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Posts Tagged ‘measurement’

Back in the beginning of the summer a group of like minded people gathered at CIPR HQ to learn, share knowledge and discuss the pros and cons of the different methods of measuring internal communication.

The measurement summit was a brilliant event, and created great discussion on the day and beyond. But we’re not finished yet.

Now we need you. We challenge all internal communication professionals to give us their views, their experience, and their preferences when it comes to measuring internal communication and most importantly their take on the principles we have drafted.

The eight initial principles to emerge were:

· Set measurable internal communication objectives and make research and measurement part of everyday internal communication activity

· Outputs are not enough, outcomes and behaviour change should also be measured

· Build action planning into any measurement process from the start

· Collaborate with departments across the organisation to determine what needs to be measured

· Link measurement to employee engagement and corporate performance

· Establish real-time, regular reporting

· Use sentiment analysis to find out what is trending internally

· Go beyond basic data to find insights from deep analysis

We know these are not perfect. So,  go on, be brave, speak up and give us your suggestions, comment on this blog post, and tell us on twitterLinkedIn or facebook – we don’t mind what you say, we welcome objective criticism.

The experts who spoke at the measurement summit are re-convening in October to discuss the comments and finalise the principles for CIPR Inside before we announce them at our conference on 7th November 2012.

Exciting times are ahead, an industry standard we can all refer to and be proud to use – be a part of it.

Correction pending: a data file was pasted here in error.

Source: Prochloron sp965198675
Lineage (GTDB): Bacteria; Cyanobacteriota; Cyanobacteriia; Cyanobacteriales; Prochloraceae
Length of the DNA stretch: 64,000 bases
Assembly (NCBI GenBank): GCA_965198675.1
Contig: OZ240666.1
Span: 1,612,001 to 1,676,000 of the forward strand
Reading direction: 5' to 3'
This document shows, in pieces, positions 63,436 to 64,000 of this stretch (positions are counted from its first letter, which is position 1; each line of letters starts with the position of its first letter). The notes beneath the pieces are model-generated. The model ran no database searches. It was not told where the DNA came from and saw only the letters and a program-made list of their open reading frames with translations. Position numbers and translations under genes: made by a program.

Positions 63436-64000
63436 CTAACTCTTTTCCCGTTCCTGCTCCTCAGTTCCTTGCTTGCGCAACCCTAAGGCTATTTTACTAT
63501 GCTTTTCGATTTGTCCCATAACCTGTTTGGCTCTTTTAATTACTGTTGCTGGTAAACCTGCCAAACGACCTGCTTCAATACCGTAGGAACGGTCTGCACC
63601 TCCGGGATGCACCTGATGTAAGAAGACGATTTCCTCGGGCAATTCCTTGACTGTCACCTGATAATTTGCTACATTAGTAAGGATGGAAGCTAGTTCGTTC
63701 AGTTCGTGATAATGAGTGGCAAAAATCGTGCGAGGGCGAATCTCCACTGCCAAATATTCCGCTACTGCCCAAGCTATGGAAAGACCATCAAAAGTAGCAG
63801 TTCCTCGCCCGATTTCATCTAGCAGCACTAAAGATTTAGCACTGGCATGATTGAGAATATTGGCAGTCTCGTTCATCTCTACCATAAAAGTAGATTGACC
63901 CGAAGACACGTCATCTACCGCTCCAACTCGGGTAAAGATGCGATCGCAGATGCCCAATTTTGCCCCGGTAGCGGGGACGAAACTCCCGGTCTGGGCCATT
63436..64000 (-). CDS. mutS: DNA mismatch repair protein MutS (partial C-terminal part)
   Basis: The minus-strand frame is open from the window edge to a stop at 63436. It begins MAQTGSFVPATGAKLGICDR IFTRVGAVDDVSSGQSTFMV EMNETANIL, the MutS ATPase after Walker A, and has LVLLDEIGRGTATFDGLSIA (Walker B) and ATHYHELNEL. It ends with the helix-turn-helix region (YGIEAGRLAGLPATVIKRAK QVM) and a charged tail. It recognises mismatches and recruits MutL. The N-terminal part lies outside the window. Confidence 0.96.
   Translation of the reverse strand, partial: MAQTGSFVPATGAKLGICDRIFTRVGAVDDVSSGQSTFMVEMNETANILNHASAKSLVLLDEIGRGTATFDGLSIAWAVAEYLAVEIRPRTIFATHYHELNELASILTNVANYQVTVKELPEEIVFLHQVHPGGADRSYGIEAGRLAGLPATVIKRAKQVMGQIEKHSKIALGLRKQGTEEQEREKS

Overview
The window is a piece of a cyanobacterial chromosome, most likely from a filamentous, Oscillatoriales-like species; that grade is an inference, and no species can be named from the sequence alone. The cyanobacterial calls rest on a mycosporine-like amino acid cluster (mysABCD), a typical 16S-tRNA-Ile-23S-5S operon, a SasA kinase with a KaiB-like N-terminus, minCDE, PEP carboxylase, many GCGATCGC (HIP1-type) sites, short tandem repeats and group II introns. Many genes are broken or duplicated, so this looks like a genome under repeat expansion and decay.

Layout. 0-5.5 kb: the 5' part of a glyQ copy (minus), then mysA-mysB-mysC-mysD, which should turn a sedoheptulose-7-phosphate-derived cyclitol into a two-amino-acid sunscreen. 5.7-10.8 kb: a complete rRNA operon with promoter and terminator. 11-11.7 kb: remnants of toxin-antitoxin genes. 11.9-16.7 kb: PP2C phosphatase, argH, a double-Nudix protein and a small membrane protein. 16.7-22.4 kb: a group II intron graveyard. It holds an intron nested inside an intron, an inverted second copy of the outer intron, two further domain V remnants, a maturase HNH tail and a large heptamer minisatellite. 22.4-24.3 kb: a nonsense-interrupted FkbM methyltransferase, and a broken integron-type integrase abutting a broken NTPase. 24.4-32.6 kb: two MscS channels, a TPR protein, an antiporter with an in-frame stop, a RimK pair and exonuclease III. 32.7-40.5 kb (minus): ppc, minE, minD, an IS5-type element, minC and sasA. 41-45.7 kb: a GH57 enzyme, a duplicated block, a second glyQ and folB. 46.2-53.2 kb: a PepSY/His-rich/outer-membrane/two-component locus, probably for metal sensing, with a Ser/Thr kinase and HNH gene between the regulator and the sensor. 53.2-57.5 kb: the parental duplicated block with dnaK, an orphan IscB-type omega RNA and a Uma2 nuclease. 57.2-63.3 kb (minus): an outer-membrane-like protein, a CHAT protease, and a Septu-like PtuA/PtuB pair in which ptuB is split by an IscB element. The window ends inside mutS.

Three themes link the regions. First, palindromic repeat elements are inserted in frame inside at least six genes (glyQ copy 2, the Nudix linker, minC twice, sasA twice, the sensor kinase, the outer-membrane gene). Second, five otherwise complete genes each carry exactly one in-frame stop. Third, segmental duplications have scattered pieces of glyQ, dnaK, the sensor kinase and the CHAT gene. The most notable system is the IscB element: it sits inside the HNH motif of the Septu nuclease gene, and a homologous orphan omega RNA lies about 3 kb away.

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Michael Silverman is the latest speaker to join the group of experts speaking at the CIPR Inside Measurement Summit on 13th June.

Michael has a background in research having worked with Ipsos MORI, and then moving to Unilever as Head of Employee Insight. Now Michael heads his own research business Silverman Research which specialises in applying social media and data visualisation technology to opinion research.

One of his recent projects is the Social Media Garden. Working with Unilever, Silverman Research created this innovative open-access research project to provide insight into the barriers that organisations face in embracing social media practices – and solutions to overcome them.

Social media presents an opportunity for internal communications and research. It provides transparent interaction, collaboration, and an opportunity for authentic discussion. It can give employees a truly uncensored voice. People want to be able to make meaningful contributions to organizational processes, policies and products. Social media tools that allow mass collaboration can do just that.

Michael will discuss social media and employee research at the summit, and we’re looking forward to finding out more.

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How do you show you’re worth it? What are you measuring to demonstrate that your work gets results, makes a difference to the organization you work for, and proves to your boss that they need you?